Our investment team has been actively reviewing each holding and sector to make sure we can take advantage of what will be an inevitable recovery. ACM ‘s investment discipline is growth (or income) at a reasonable price. As a GARP manager, we will use this opportunity to look for securities that might have been too expensive before the correction. We are also reviewing for companies that could present better recovery possibilities than current holdings. As importantly our portfolios prior to the correction were cheaper in valuation compared to the S&P 500 on a price to earnings basis. In the early stages of any sell-off, even great inexpensive stocks get sold. Passive investing in ETFs make it very easy for “the baby to get thrown out with the bathwater” but good inexpensive companies traditionally become very attractive as markets recover and investors want to get back to sensible investing. Be assured any excess cash our managers have will also at some point be deployed based on economic outlook and closely tracking infection recovery rates. This does not mean that our clients need to do the same with their additional cash.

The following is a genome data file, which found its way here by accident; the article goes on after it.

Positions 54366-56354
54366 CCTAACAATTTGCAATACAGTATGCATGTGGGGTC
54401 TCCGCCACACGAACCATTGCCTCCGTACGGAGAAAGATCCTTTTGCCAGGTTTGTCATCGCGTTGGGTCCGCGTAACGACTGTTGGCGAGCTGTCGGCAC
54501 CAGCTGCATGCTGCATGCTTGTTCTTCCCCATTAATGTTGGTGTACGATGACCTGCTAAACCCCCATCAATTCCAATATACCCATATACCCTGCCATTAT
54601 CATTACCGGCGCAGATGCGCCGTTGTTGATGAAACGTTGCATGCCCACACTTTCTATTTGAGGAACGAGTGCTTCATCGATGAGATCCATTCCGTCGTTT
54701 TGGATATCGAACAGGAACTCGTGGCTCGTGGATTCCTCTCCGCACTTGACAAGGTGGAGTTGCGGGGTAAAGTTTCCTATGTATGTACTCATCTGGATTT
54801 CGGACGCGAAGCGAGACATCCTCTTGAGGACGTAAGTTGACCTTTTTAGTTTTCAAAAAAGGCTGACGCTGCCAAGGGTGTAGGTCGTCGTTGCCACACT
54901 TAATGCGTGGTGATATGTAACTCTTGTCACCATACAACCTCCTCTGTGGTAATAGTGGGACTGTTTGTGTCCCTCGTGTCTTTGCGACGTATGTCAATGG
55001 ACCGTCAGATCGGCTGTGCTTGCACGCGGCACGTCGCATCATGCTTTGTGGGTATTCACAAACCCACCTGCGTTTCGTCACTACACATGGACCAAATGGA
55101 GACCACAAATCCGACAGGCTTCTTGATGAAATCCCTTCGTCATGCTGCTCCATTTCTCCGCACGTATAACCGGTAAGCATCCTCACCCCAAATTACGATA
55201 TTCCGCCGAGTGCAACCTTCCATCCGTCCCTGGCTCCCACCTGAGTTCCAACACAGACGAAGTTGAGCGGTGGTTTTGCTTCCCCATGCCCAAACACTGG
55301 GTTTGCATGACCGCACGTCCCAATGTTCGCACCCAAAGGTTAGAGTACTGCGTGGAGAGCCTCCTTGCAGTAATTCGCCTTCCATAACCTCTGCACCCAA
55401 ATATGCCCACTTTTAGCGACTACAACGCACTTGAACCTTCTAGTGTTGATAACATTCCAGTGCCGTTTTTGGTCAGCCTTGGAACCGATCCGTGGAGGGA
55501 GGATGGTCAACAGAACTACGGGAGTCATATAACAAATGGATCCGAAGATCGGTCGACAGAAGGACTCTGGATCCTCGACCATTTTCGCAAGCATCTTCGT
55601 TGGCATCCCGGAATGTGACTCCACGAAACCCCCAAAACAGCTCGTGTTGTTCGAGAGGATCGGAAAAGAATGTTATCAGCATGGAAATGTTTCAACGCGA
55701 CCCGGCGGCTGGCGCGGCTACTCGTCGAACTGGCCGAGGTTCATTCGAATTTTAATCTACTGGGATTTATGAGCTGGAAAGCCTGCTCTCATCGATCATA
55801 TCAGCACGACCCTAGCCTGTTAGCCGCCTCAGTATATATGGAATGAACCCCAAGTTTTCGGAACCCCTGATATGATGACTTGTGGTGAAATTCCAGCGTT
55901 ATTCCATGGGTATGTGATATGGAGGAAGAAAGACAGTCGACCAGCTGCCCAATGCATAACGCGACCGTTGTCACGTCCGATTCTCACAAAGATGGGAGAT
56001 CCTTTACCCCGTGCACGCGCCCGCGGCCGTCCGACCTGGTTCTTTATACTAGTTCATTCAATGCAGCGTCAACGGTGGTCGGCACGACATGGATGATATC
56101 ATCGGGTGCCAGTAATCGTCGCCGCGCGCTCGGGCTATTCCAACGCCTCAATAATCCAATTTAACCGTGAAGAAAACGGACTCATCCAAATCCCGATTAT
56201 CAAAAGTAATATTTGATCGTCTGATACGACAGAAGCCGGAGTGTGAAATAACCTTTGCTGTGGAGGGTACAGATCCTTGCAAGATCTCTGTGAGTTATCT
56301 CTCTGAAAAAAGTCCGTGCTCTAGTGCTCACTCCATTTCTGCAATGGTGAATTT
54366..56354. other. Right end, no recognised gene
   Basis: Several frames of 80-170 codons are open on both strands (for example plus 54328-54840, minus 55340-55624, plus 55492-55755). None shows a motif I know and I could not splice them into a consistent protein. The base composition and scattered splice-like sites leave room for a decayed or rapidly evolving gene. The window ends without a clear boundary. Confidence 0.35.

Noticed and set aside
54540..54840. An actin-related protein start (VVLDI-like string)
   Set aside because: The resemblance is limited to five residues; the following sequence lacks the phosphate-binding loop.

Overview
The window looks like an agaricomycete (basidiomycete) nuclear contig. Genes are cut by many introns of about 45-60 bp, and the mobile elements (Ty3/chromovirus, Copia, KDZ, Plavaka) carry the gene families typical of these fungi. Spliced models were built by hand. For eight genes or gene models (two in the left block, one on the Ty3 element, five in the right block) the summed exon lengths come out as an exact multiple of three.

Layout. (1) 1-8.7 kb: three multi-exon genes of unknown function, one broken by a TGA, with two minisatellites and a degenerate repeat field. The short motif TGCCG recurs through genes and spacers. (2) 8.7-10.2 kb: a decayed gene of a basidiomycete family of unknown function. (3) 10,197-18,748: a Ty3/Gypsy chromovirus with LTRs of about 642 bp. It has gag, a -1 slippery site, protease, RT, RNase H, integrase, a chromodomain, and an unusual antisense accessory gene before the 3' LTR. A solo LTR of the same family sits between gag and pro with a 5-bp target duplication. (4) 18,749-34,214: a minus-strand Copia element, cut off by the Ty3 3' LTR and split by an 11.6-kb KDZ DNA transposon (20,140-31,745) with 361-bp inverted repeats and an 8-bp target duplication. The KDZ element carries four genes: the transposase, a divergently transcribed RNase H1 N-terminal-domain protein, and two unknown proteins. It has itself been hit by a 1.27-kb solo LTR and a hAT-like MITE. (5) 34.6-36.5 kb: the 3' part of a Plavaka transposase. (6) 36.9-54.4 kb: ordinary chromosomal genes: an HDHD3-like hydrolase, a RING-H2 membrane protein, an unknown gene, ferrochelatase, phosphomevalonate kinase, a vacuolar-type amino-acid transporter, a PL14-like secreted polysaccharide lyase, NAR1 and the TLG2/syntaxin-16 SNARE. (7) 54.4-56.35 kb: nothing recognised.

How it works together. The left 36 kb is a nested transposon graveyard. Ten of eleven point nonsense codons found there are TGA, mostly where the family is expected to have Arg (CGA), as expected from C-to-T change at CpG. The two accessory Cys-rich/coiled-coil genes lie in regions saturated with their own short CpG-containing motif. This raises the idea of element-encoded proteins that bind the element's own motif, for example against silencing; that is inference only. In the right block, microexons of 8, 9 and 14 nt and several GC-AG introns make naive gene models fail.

What’s an Investor to Do?
It would not be prudent to take money from your cash reserves and make a plan to allocate more into stocks for a potential upswing. Cash reserves are designed to be large enough so you can let your stocks act like stocks and not have to worry about day to day volatility. Adding more reserve money to a stock allocation may present an unpleasant situation forcing you to liquidate shares in a down market. Markets don’t go straight up. It’s impossible to pick a bottom and your cash needs may not coincide with a jagged recovery.